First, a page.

Blog Entry

Motivation

Posted on: February 12, 2008 1:08 pm
 

Some of you may already know but I coach girls volleyball and have for many years.  Every year I run into the same problem.  Everyone is motivated by different things, so how do I motivate them as a team? I am sure there are several other coaches out there- what works for you? 

My team has finally figured out how to play to their potential no matter the opponents skill level.  Every coach knows the 'play your game' mantra.  Now the challenge is to motivate them to improve on what they can already do.  Even the pro's are constantly refining theri skills, so why don't the girls understand that you have to continually work at improving.  It seems like I have much more belief in them than they do.  I wish they could see what I see.

This is a problem much larger than sports though.  Take a walk through any high school these days, eyes are just glazed over hoping to make it through the day.  Where are the goals?  Where is the drive to make it on thier own?  I am still amazed at how much 'stuff' teenagers have; video games, wardrobe to die for, mp3 players, tv's in their room, ect.  Where does all this stuff come from and how much do they actually have to work for it?  My town is overrun by kids just out of school who have no idea what it takes to live on their own.  A job flipping burgers doesn't pay enough to cover rent let alone anything extra.  yet they get a $300 paycheck and promptly spend $50 on DVDs or video games or cigarettes.

What motivates you and how do you motivate others around you?

Category: General
Comments

Since: May 28, 2008
Posted on: July 30, 2008 2:25 pm
 

Motivation in Volleyball

I also coach a girls varsity team and I believe that kids these days are so programmed that they don't know how to manage time properly.  They are stretched in 20 different directions.  School play, sports, honor society, some have jobs, no problem taking vacations during season, school clubs, etc.  They don't know how to say no and want to make everyone happy.  Those who succeed at the multi-tasking are the motivated ones.  The ones that are in a fog 90% of the time are struggling with what they have on the plate.  I keep my office door open for them year round.  I bust my butt to get them to stay in shape, work on the game, and learn to love the game.  Not make it a chore.  Kids will do what makes them the most happy.  I am bit of an old school guy, but this approach has been working.  I used to demand more, but get less.  Now I demand less and get more.  Kids don't really like demands placed on them like we did in the 70's.  We didn't know any better.  I have been turning out college players year after year without a local volleyball club for my kids to play on.  They play the game because they love it.  I hope I have something to do with it.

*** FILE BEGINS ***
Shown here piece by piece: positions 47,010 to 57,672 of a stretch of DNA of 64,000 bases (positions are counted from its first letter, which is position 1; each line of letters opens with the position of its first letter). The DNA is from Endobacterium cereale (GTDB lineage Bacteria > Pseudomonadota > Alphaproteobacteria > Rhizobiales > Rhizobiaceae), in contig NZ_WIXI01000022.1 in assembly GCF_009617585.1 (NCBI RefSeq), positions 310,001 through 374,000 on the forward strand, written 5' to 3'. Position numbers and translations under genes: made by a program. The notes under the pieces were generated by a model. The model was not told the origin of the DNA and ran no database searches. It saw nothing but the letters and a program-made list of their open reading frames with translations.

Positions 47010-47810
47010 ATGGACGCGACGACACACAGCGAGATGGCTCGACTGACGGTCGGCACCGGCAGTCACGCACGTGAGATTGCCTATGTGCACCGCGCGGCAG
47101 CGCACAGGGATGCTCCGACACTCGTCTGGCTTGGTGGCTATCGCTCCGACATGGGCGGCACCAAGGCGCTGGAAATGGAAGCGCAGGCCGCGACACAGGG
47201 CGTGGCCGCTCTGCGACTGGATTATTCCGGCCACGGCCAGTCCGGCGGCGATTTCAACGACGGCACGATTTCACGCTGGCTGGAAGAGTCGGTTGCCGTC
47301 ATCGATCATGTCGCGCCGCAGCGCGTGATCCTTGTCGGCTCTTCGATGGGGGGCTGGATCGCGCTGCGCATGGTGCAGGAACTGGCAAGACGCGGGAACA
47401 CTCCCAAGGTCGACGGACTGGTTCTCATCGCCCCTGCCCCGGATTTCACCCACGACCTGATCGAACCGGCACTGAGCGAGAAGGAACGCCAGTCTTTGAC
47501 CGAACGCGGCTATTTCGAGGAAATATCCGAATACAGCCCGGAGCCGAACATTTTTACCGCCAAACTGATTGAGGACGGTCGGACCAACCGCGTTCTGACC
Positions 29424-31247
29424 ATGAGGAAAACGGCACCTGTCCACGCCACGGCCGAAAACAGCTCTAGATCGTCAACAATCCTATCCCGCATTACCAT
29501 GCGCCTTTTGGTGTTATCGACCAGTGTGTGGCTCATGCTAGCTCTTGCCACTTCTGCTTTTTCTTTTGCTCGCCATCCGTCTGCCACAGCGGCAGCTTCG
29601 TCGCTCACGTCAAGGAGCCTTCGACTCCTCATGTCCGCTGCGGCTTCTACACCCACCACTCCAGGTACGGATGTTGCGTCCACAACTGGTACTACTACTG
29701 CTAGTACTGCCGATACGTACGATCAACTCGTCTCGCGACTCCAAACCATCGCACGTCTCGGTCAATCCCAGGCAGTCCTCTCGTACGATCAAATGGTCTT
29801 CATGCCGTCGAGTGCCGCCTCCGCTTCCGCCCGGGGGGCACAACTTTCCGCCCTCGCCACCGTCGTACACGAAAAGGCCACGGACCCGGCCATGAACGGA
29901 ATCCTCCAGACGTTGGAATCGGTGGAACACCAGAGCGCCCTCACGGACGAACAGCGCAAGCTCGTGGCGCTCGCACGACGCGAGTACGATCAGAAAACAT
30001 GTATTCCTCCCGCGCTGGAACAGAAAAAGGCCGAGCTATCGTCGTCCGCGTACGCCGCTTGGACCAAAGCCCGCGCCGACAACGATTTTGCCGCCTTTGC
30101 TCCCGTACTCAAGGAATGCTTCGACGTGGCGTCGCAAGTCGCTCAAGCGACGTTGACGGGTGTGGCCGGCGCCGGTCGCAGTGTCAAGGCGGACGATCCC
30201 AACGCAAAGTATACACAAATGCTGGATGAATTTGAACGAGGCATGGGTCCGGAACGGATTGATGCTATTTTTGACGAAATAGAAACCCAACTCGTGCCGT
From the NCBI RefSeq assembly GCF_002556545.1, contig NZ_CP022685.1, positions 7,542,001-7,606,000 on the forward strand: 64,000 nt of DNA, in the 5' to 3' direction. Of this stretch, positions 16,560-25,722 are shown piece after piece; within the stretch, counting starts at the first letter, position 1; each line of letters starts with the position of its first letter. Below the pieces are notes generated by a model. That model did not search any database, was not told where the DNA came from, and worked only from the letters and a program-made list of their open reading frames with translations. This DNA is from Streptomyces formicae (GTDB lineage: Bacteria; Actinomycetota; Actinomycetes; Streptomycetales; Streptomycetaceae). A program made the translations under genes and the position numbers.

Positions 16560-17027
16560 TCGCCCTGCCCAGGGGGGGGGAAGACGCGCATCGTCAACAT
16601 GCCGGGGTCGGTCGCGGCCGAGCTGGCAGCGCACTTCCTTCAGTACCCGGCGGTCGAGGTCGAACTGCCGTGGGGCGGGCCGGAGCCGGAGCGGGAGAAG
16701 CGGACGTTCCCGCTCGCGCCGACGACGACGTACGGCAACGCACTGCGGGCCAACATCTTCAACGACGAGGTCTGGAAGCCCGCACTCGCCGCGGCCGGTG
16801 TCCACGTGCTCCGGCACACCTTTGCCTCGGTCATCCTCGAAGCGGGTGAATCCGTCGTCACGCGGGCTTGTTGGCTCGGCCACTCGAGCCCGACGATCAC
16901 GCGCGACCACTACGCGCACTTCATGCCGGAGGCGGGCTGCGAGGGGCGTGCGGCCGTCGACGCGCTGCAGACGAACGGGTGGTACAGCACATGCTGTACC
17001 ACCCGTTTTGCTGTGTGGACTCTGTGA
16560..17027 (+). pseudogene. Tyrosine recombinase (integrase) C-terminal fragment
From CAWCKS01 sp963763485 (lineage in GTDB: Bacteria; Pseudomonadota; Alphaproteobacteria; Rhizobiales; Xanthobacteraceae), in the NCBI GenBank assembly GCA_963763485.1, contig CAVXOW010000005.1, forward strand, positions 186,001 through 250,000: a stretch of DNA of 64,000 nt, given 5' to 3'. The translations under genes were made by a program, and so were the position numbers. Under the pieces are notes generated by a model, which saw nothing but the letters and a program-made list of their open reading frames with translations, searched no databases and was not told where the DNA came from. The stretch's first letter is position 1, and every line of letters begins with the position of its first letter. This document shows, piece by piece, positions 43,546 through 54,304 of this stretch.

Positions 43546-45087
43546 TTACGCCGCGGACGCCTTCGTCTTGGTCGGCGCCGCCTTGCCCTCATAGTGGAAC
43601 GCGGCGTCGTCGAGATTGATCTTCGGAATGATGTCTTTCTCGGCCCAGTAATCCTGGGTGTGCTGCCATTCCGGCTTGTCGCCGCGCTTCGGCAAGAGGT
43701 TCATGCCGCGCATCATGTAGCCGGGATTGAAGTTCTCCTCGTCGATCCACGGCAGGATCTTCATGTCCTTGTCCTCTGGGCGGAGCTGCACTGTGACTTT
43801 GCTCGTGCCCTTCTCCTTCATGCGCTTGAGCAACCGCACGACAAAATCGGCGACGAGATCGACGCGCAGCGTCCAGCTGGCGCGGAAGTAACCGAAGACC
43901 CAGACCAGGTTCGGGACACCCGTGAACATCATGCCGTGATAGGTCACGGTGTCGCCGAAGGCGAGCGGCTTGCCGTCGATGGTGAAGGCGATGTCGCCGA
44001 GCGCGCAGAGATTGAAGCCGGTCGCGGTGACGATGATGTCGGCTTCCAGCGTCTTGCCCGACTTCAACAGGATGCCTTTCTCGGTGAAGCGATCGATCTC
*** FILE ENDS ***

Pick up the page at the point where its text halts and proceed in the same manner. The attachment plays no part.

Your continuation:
Since: Jan 12, 2007
Posted on: February 16, 2008 5:04 am
 

Motivation

It has been a very long time since I coached (Soccer back in England) but I have to say to me today kids are so overcoached that the fun of the game and competing seems to be taken away.  The point of sports in my opinion at high school level is to compete, have fun, learn to respect your opponent and understand the meaning of the word team.  A forgotten art is to teach kids how to take defeat in their stride, the world is not about winning all the time, life just is not that kind.

I don't see a whole lot of fun for kids these days. I think too many coaches are obsessed with winning and get very one tracked in the way they coach. When I coached I tried to take some time to play games that were related to the overall game but developed skills whilst having fun ( most times without them even realizing it!) The challenge I feel is to constantly reinvent the game, show kids facets of the game they have not seen.  I cannot speak to Volleyball because I have never played the game and to be honest know very little about it but I bet there are a number of different games within the game that can be designed to take away from constantly doing the same thing.

It is the coaches that strive to be different and those who show kids what is possible with teamwork and discipline who will be remembered 10 and 20 years down the road, some of the skills and life lessons learnt playing sports are with us forever,




Since: Aug 16, 2007
Posted on: February 13, 2008 6:14 pm
 

Motivation

I think another scary dynamic we will have to deal with in the near future are the complete lack of social skills that children and young adults have.  They were raised on the internet, instant messaging (OMG), cel phones, and so on.  A story told by a coworker that really made me think was that her daughter sat inside on the computer on a beautiful day and IM'd her best friend all day.  Not exactly bad right?  They live directly across the street from each other!!  In fact my coworker had to make her daughter go outside and visit her friend face to face.  As I have told this to other folks with teens I am shocked to hear them say they have had to do the same things to their kids.